I have been sick this week. I stayed home one full day (Tuesday) and, by this afternoon (Friday), it was clear I was not recovered. My colleagues even told me to go home. The COB even cheerfully took over responsibility for some thankless and unglamorous tasks so that I could just go home and climb into bed. A true colleague. Our assistant, who usually tortures me in that negative affection type of way, was actually kind and looked worried. I must have looked bad.
I came home and collapsed into bed. I was almost immediately overcome with the need to sleep. As I was dozing, I half-dreamed of being sick as a kid.
Mom would hug me and say, “my poor tsatskele [Yiddish endearment], if I could have this for you, I would!” Then she would kiss my forehead to check for fever. Then she would direct me to my bed. And to be doubly sure that I didn’t have a fever, Mom would get one of those mercury thermometers (on the list of pre-1980 household hazards) doused in rubbing alcohol (for sterilization) and tucked under the tongue.
“Tea and toast and rest” was the basic remedy. If needed, I could have aspirin and, at night, cough suppressant. Mom would set up the vaporizer — that contraption that made steam heat and bred bacteria — to clear my clogged sinuses. Ok, maybe a little Vaseline on my chapped nose and lips, but Mom was very cautious about its use. When she was young, there were instances when sick babies who suffocated because mothers applied Vaseline too liberally in their babies’ noses.
Throughout the course of my cold, she administered loving hugs and kisses liberally and got up every few hours during the night to touch my cheek and make sure all was ok.
There weren’t many over-the-counter products then to relieve cold symptoms. But my mother would have had none of that. If it was just a head cold to suffer through, a little extra tender loving care (and tea and toast) was medicine enough.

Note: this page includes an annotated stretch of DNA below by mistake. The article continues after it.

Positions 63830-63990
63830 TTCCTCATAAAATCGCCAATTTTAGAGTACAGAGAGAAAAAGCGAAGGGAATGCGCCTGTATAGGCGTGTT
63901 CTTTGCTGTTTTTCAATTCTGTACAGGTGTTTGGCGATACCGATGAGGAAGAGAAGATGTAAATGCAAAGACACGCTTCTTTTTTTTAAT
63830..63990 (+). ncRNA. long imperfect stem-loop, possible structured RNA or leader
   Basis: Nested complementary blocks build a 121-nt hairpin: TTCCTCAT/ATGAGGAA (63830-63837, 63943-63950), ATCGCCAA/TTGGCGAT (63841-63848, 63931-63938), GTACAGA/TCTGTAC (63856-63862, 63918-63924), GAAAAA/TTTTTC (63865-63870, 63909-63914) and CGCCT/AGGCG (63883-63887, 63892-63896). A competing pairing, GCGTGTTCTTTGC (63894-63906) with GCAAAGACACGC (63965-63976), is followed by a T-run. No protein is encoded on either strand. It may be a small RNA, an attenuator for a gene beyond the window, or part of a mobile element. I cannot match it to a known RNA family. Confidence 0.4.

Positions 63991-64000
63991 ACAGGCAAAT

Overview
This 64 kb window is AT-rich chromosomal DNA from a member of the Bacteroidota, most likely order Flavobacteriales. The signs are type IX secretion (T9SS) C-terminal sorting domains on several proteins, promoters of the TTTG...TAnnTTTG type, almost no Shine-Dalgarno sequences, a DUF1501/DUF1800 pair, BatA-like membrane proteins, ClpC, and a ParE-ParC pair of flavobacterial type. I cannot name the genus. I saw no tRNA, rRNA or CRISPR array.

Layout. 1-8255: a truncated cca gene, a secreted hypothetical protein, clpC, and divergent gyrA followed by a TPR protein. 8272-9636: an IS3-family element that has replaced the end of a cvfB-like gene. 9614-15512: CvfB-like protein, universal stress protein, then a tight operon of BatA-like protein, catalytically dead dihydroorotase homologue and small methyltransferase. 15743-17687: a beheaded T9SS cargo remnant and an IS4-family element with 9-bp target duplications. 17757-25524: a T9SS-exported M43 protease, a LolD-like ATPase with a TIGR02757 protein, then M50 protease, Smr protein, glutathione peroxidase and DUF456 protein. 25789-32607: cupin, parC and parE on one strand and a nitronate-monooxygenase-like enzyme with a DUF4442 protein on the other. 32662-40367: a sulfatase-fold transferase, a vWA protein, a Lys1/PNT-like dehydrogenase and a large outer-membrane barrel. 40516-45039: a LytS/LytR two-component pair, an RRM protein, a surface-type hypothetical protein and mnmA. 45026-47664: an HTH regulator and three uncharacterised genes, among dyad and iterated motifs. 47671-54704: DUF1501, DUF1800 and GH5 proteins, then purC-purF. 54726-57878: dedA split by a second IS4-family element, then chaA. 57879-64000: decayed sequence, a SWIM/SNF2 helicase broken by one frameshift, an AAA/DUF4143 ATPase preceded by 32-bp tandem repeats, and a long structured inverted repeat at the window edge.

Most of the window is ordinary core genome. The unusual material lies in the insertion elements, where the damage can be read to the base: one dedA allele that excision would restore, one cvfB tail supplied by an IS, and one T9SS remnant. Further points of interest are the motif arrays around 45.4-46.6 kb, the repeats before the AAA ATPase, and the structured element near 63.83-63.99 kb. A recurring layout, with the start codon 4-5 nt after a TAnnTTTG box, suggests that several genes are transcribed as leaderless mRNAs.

Mom was a working professional, so if any of us was sick during the week, Leta, our nanny, would be in charge. But Mom lingered in the mornings, and came home early. Dad also canceled his last patient so he could be on hand for the evening love-not-drugs fest.
Leta was no slouch when it came to smothering us with love, under any circumstance. And when one of us was sick, she outdid herself. Leta would pour half a cup of sugar in the tea because she thought it was heartless of Mom and Dad to ration sugar (my Dad was a dentist, after all). And she prescribed sucking candy (a banned substance in our house) as throat lozenges.
Sidebar: I don’t think I told my parents about the candy and sugar and the other broken rules until after Leta died in the 1990s. That was our secret with Leta. Mom and Dad would have certain rules, and Leta would ignore those rules, much to our delight.
And, of course, my grandmother, Mom’s mother, couldn’t bear that any of her little darling grandchildren was sick. So, she would come laden down with food like stuffed cabbage, potato pancakes, and a whole host of time-honored Jewish-Ashkenazic comfort food. Grandma and Leta had a grudging respect for each other which over the years turned into real affection, but when one of us was sick, it was all-out turf warfare. No wonder Mom went to her office.
Even with today’s magic potions, Nyquil or Dayquil or the equivalent, there is no better medicine than Mom’s hugs, Leta’s smother and Grandma’s food. Just thinking about it makes me feel better already.